Senate kills Pentagon's 'alternative CIA'
In a surprise addition made last week to the National Defense Authorization Act for Fiscal Year 2013, or NDAA, members of the Senate added a provision to the annual Pentagon spending bill that disrupts recently announced plans to put clandestine officers from the Department of Defense’s DIA overseas.
Earlier this month, the Washington Post reported that the Pentagon planned to send “hundreds of additional spies” abroad and in doing so would establish an espionage network that would rival in size the CIA. In a harshly worded explanation drafted in Washington last week, though, the Senate Armed Services Committee suggests that the Pentagon has a lot to get right before a request like this can be cleared by Congress.
The DoD “needs to demonstrate that it can improve the management of clandestine HUMINT [Defense Human Intelligence] before undertaking any further expansion,” the Senate Armed Services Committee wrote in drafting S. 3254 of next year’s NDAA. The measure was approved on Capitol Hill only a few days following the Post’s initial report.
The Senate Armed Services Committee “appreciates the fact” that both the undersecretary of defense for intelligence and the director of the DIA “intend to make reforms” within the Pentagon that would “correct longstanding problems,” but lawmakers cite a list of ongoing issues that need to be resolved before their request can be approved.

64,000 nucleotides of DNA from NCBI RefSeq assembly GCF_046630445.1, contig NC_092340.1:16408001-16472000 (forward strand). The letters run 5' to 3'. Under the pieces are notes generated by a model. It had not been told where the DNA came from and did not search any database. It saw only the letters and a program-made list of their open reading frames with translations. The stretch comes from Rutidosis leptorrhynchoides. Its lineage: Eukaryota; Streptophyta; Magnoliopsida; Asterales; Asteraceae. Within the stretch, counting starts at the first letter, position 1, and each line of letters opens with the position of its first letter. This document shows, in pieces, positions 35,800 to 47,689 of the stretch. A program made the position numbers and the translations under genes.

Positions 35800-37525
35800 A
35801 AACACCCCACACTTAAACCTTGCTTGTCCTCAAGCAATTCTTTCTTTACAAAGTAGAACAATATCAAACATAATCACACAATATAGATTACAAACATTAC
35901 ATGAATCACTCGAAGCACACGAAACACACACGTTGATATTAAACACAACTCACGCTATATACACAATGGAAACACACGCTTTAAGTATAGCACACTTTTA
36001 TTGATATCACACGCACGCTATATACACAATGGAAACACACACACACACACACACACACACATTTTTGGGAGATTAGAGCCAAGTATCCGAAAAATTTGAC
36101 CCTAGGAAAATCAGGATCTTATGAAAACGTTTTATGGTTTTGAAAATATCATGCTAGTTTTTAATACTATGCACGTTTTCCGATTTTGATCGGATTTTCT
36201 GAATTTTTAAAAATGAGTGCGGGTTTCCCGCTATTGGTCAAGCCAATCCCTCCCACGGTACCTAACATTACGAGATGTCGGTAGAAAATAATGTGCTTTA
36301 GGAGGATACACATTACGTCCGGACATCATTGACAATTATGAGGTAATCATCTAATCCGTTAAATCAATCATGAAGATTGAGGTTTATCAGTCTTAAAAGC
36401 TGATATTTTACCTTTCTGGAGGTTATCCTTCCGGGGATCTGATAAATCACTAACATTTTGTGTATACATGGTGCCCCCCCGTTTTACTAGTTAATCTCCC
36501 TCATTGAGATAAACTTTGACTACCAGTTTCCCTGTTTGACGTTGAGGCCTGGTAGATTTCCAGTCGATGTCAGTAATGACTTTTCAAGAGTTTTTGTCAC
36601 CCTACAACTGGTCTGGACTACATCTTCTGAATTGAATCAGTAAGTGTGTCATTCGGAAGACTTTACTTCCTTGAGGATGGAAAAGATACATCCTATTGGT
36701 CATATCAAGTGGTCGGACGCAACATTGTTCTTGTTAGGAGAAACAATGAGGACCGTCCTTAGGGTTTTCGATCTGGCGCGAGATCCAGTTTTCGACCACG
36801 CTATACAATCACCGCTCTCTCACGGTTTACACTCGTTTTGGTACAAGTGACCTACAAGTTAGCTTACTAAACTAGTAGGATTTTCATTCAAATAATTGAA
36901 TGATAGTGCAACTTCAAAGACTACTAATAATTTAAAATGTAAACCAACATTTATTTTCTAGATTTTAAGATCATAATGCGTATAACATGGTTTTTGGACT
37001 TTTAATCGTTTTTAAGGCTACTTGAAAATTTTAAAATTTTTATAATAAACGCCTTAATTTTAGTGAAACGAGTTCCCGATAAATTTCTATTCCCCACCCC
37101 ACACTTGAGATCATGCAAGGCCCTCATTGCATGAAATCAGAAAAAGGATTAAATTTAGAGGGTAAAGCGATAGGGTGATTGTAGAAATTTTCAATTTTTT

“These problems include inefficient utilization of personnel trained at significant expense to conduct clandestine HUMINT; poor or non-existent career management for trained HUMINT personnel; cover challenges; and unproductive deployment locations,” write the Senate members.
“Multiple studies since the end of the Cold War document these deficiencies,” the Senate continues, “and they led the Commission on the Roles and Capabilities of the United States Intelligence Community, chaired by two former Secretaries of Defense, to recommend transferring to the Central Intelligence Agency (CIA) all responsibilities for the clandestine recruitment of human sources, utilizing military personnel on detail from the DOD as necessary.”
Additionally, the committee cites a surge in CIA staffers since the terrorist attacks of September 11, 2001 and even growth within the Department of Defense as enough expansion already within the intelligence community.
“If DOD is able to utilize existing resources much more effectively, the case could be made that investment in this area could decline, rather than remain steady or grow, to assist the Department in managing its fiscal and personnel challenges,” the Senate Committee writes.
According to the Post, the DIA currently has around 500 undercover agents participating in spy missions overseas, and that roster could have expanded to upwards of 1,000 by 2018 had the Senate Armed Services Committee not refused funding for additional officers.